If you’ve been writing sparingly in your notebook, do it often. Start every piece of writing there before going to the computer keyboard.
I admit it’s a slower process, but it’s a skill worth learning for a ‘rainy day’.
Paperless Writing Without a Computer : Do It While Taking a Bath or Driving
What if you’re away from your computer and happen to have no pen and paper to catch your ideas?
Well, you could do paperless writing. This is going to be tough at the beginning, if you’re not used to it. However, it’s worth trying.
You can do it anywhere and at any time, even in the dark or while driving.
Write Between Your Ears
You start writing in your head. Most of us have done this before.
We are going to meet someone on an important matter o we are going to do a presentation. We have what we’re going to say rehearsal in our heads.
So important is the matter to us that complete sentences gush into our heads.
This is also true when confronting somebody on an issue that affects us emotionally. We tend to ‘write between our ears’ what we’ll be saying before the encounter.
As mentioned earlier, this is a tough thing to do. Especially when it comes to writing on a dry subject, to one you aren’t emotionally attached.
But it’s definitely worth trying.
Start with writing the title of the piece in your head first.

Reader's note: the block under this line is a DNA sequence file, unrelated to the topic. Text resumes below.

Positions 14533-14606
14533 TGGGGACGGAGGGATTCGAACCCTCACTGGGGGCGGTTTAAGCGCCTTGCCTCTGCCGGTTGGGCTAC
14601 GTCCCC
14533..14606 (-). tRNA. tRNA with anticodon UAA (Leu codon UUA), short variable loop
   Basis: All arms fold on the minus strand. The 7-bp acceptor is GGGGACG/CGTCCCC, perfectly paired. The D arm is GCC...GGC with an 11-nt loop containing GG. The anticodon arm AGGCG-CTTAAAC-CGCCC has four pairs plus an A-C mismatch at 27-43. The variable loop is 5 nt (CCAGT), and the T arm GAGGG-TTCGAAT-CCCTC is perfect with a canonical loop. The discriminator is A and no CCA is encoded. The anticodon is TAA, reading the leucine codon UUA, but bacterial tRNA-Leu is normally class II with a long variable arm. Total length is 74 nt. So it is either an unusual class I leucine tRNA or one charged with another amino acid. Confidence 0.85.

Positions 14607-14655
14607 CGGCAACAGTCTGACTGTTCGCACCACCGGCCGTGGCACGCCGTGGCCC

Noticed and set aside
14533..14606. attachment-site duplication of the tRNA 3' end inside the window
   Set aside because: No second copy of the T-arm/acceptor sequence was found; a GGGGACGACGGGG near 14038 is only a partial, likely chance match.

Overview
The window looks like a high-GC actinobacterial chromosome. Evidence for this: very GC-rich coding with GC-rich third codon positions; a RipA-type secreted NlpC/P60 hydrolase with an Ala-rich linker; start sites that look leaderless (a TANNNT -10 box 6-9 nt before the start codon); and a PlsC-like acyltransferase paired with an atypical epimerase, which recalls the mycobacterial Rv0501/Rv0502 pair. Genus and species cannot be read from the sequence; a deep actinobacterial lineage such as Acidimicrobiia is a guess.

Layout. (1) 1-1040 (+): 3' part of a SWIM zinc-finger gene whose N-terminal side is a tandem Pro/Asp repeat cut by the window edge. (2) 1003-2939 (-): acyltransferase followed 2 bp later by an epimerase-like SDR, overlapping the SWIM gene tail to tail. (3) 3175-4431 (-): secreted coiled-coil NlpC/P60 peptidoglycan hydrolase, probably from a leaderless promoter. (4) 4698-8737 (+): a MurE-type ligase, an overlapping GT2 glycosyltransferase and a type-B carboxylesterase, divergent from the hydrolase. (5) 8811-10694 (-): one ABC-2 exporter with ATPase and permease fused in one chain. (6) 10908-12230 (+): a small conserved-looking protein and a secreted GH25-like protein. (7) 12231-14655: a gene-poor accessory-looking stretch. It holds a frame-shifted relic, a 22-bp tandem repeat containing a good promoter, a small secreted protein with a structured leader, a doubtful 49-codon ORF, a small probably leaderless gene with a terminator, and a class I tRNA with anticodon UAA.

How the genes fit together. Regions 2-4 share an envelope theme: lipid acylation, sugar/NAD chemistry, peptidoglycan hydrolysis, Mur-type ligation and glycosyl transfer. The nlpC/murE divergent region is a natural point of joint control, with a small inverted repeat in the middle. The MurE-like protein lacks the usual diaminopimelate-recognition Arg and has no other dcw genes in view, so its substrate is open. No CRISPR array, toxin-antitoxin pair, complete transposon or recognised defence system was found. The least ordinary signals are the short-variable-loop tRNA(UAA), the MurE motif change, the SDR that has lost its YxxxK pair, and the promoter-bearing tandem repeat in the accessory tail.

Finding it difficult to move? Don’t imagine you’re writing an article. Don’t think of the page.
Imagine you’re going to speak to an audience. See the faces of the audience. Put in people you know who are good listeners or learners among them.
Close your eyes if that helps you visualize.
Then imagine you’re making a presentation. Think of the first slide you’ll show. See what’s written on it?
Say as much as possible in your head. Then move on to the next slide. Again say as much as possible without much thinking.
If you don’t make much progress, switch to the face-to-face mode. Choose your ideal listener. A person who’ll listen to you on the subject you’ll be writing about. Start with someone you know well.
Start with the person asking you questions:
- What are we going to talk about today?
- Why is it important to know this?
- How can we put this into action, step-by-step?
This will make it easier for you to say as much as possible about it.
Don’t worry if this exercise doesn’t go well. Keep trying. Devote at least five minutes a day to it.
You’re just practising a form of writing away from the computer screen, without pen and paper.
You don’t have to stress yourself too ,much over it. In the beginning, if you could write a few sentences in your head, that’s success.
The advantage of this method of writing without a computer is when you actually sit down to physically write, you’ll be much prepared and cut down on thinking time. Even if you didn’t completely write your piece in your head, the subconscious will have filled in the gaps in the interim and words will flow faster.
The above two methods of writing without a computer, if practised regularly, will keep you fully engaged with writing, putting you in the right track towards a productive writing life.